Posts Tagged ‘Gazprom’
Gazprom’s Board of Directors election took place today. Twice. First, they re-elected the Government’s representatives (Shmatko, and Nabuillina). Then they voted to kick them off the board because President Medvedev demanded it. Everyone that is except for the Chairman, Viktor Zubkov (who should also have left under President Medvedev’s rules).
At first, I was really confused, but then I remembered that the election was originally scheduled for the 24th (last Friday), and had been postponed without explanation a few weeks ago. So, quick snap analysis.
This story showed up in my Google Reader a few days ago because I have all the Deputy Prime Ministers in my Reader. It struck me as a little odd, plus it needs to be added to the biographies. Energy Minister Sergei Shmatko is now the co-chairman of the Russian-Bulgarian economic and scientific-technological cooperation commission. The switch from Sobyanin makes sense on the technical side. Shmatko has more experience abroad, and he is a member of Gazprom.
I do not usually buy into decisions made on qualifications. On the other hand, I have not really been able to categorise these two. Sobyanin could go either way, while Shmatko appears to be more closely tied to Medvedev. So it could totally be another attack in the Clan War, but I am not quite ready to label it as one.
Interesting article by Nina L Krushcheva on the make-up of the energy corporations. According to Krushcheva:
About 30% of the Kremlin elite used to work with the secret services or still do, and an astounding 80% are associated with either the Russian or Soviet-era military-industrial complex.
These numbers do not particularly surprise me. Although, I think that the first number seems a little low. Even so, I wholeheartedly recommend this article, along with “Russia’s Significant Seven“. The Seven that Potts refers to are from Forbes Russia’s editor Maxim Kashulinsky. According to Kashulinsky, the Seven are:
1. Vladimir Putin;
2. Igor Sechin;
3. Dmitry Medvedev;
4. Alexei Kudrin;
5. Vagit Alekperov (Lukoil President);
6. Oleg Deripaska (Basic Element);
7. Patriarch Kirill.
I get why he chose these people, I just do not know that I would choose Alexei Kudrin over Slava, and Oleg Deripaska over… choose your own oligarch. Because, let’s face it, while Vagit is at least independent (per Kashulinsky), Deripaska is almost entirely dependent on VVP. It is the nature of the system.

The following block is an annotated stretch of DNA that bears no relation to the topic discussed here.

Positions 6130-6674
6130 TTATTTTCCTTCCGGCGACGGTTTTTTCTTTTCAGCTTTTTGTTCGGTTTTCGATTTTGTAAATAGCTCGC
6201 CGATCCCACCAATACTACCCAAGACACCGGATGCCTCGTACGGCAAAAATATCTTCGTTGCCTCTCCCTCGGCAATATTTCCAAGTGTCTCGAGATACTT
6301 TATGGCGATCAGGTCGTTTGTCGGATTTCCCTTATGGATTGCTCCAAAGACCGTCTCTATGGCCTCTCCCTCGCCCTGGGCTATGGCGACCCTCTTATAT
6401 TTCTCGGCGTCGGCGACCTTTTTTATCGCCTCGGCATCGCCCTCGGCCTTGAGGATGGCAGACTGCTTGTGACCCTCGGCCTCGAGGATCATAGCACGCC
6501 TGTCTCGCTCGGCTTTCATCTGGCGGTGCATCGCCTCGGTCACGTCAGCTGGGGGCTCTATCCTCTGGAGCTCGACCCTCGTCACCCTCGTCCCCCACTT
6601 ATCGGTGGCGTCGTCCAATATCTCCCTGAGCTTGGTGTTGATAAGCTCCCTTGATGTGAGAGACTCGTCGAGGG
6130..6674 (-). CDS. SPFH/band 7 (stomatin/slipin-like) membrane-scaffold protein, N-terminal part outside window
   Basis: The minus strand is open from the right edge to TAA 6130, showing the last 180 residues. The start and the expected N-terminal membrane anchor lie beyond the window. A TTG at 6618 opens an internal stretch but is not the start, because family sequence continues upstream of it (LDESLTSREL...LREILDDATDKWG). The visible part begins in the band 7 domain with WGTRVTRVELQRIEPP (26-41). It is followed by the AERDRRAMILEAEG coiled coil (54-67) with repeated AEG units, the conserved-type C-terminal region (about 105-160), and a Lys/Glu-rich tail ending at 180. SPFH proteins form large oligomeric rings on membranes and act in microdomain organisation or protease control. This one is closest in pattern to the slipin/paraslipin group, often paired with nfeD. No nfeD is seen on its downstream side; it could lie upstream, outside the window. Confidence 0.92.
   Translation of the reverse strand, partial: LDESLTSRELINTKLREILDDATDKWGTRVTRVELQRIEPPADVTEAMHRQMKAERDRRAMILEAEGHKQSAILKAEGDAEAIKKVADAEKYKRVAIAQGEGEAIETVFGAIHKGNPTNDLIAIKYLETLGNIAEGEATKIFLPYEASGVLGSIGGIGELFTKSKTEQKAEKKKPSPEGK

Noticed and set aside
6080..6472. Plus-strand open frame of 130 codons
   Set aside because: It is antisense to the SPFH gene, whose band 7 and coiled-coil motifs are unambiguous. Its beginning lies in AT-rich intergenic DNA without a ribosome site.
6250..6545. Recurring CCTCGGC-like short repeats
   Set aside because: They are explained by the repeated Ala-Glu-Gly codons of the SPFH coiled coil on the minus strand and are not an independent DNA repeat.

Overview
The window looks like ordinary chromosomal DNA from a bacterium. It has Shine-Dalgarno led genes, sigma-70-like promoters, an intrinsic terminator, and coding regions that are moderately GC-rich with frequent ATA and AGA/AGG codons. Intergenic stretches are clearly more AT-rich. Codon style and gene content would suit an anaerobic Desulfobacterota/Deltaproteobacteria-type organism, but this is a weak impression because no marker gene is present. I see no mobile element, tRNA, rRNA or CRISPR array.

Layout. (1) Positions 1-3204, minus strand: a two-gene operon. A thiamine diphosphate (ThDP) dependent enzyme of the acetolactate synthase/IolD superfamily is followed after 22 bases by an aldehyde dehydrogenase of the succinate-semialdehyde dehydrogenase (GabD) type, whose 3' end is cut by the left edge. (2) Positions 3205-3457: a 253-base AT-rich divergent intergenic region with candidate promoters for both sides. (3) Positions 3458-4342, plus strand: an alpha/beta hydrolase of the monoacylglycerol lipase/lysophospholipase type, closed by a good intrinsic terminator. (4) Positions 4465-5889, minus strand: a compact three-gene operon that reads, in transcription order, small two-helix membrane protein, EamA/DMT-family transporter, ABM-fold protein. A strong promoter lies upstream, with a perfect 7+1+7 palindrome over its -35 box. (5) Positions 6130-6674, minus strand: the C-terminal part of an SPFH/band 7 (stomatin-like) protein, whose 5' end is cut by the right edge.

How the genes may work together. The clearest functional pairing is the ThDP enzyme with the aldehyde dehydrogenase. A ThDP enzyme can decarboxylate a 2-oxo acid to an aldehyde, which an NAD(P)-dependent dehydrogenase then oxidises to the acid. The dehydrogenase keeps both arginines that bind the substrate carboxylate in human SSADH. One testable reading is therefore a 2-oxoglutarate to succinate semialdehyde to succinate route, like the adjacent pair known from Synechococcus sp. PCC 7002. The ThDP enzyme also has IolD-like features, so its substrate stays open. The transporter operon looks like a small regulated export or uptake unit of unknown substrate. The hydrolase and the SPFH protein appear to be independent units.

Writing on the gazeta.ru news site, political analyst Stanislav Belkovsky suggested it had long been clear “the corncob would most likely never get built,” adding that Gazprom’s total debt “has reached $60 billion — that is, 30 corncobs.”
The energy giant, he concluded, “would have a hard time finding an extra $2 billion to build a business center. One which, if you look at it carefully and think it through, no one needs.” Read the rest of this entry »
If you find it a little odd that I keep writing about this subject, I do too. It should technically have nothing to do with the Power Vertical, but as I noted in my previous post on this subject, it is turning into a possible Clan War. It is also something that is close to my heart because I lived in Peter for 4 months at Uni. And if I were there now, I would so have been out there with the protesters last weekend. To me this is just another example of the complete lack of respect that the Putin regime has for its country, and its citizens.
P.S. Watch the video in this article entitled “Miller, put your phallus away!” It is worth it for the sign alone. Actually, just watch all the videos.
is totally my hero right now. Of course, he will probably fall flat on his face, but at least he is taking a stand on Gazprom Tower (I am still confused as to the real name… hang on… here it is: Okhta Centre). Again, think of Smolnyy, people of Petersburg! And your status as a World Heritage Site!
One problem, AP, Alexander Avdeyev is not all that powerful. He has had an impressive career, but he may be taking on too much with both Gazprom, and Valentina Matvienko. This could turn out to be the end of his career, or at least the beginning of a clan war.